It's been a few weeks since I last posted. With the holidays, moving our corporate headquarters (and 500 people) it's been busy. Plus I didn't have anything insightful to add and I don't want to be one of those folks that feels the need to blog just to blog.
Then as Ray Barone, on "Everybody Loves Raymond" said, "sometimes material presents itself" This past week material presented itself...
In Maine having a "plow truck" is pretty much a requirement. For those not from the area a plow truck is usually an old truck, mostly rusted out that isn't safe to drive on the road with a plow on the front, brakes are optional My plow truck's power steering stopped working along with the heater so I spent a few days working on it.
I hate working on vehicles because, well, I have no idea what I'm doing.... But with the help of the internet I searched around and found out my power steering was leaking at a fitting going to the power steering gear box. It looked like an easy fix to change it so I disconnected the hose and broke the fitting in the process.
Unfortunately I couldn;t get the now broken fitting out. It was too rusted and the wrenches and sockets I had just kept trying to strip the head off and ruin the fitting. I spent all of day 1 trying to heat the fitting, and spraying it with "Liquid Wrench" to try and get it out. Finally when it got too dark and cold to work I went back online and searched for "rusted fitting removal"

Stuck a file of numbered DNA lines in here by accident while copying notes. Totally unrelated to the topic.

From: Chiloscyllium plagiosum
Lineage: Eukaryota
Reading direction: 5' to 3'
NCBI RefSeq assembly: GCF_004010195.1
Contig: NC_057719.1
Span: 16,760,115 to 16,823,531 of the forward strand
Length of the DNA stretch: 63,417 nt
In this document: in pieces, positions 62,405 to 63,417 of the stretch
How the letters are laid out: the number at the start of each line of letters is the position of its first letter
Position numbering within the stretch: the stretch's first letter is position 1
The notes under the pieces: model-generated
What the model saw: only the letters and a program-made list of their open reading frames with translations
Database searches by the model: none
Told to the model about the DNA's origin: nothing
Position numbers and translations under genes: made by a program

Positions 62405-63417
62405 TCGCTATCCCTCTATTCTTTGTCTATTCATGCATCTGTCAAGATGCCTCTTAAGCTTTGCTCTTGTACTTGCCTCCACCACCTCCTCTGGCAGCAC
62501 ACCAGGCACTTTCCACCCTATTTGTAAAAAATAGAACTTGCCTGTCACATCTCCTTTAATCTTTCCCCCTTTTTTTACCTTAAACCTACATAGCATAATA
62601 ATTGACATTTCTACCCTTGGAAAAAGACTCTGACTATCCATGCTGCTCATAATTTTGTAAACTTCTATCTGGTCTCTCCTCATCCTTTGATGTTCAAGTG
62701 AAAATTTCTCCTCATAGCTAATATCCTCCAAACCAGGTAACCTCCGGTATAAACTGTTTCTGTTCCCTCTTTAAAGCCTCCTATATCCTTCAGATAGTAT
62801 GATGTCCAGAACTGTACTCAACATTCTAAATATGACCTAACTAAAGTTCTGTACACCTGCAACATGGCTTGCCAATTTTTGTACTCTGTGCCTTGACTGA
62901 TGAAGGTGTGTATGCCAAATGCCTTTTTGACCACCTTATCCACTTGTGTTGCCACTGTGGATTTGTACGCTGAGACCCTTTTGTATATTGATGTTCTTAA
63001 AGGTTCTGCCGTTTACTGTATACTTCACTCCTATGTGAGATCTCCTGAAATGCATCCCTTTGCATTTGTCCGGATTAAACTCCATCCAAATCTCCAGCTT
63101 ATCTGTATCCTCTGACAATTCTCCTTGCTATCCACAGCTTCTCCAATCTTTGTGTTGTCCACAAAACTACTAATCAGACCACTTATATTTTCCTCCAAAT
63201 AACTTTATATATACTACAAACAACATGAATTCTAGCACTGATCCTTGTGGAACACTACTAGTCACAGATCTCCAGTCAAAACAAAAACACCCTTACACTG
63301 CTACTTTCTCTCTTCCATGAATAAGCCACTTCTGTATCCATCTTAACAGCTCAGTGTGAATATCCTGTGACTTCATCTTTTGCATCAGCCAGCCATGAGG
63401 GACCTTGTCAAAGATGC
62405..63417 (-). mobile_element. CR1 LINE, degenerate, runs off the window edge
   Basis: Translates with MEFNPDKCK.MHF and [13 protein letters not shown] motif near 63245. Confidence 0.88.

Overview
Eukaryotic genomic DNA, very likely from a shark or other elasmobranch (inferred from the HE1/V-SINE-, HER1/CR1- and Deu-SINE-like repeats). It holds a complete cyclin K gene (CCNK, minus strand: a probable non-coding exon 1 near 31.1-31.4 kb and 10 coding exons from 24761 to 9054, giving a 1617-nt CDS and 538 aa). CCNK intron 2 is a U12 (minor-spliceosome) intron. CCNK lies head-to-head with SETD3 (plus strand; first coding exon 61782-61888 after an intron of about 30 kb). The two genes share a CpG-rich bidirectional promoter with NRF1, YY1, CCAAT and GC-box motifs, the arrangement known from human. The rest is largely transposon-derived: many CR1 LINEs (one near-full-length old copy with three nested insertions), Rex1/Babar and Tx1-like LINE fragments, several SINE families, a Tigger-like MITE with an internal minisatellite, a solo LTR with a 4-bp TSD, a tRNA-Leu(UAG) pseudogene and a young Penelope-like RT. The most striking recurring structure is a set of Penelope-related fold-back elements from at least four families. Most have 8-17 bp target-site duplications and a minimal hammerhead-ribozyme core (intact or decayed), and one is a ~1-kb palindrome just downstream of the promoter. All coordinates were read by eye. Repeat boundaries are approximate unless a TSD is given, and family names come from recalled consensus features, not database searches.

Sure enough there were a lot of people with the same problem and it turns out something called an impact wrench seems to be the tool of choice. It turns out I have an impact wrench and after 30 minutes of dragging out the hoses, compressors and fittings I used that to remove the fitting in about 45 seconds. It took about 2 more minutes to put the new fitting in, connect the hose and that problem was fixed.
Having the right tool, and knowing it is the right tool is key. Clearly I had the right tool but didn't know it because I had never used it. I could tell because it was still in the plastic.
Many IT administrators have plenty of tools that they have forgotten about. One of the most powerful ones is netflow. Netflow lets you see every conversation on the network, but is very rarely used. It takes a high end switch to be able to do "full netflow" without impacting performance. I think Enterasys switches are one of the few, if not the only ones, that can do this.If you have it though it becomes one of the tools you use very frequently.
If you aren't familiar with it, check out some of the posts and uses for it here.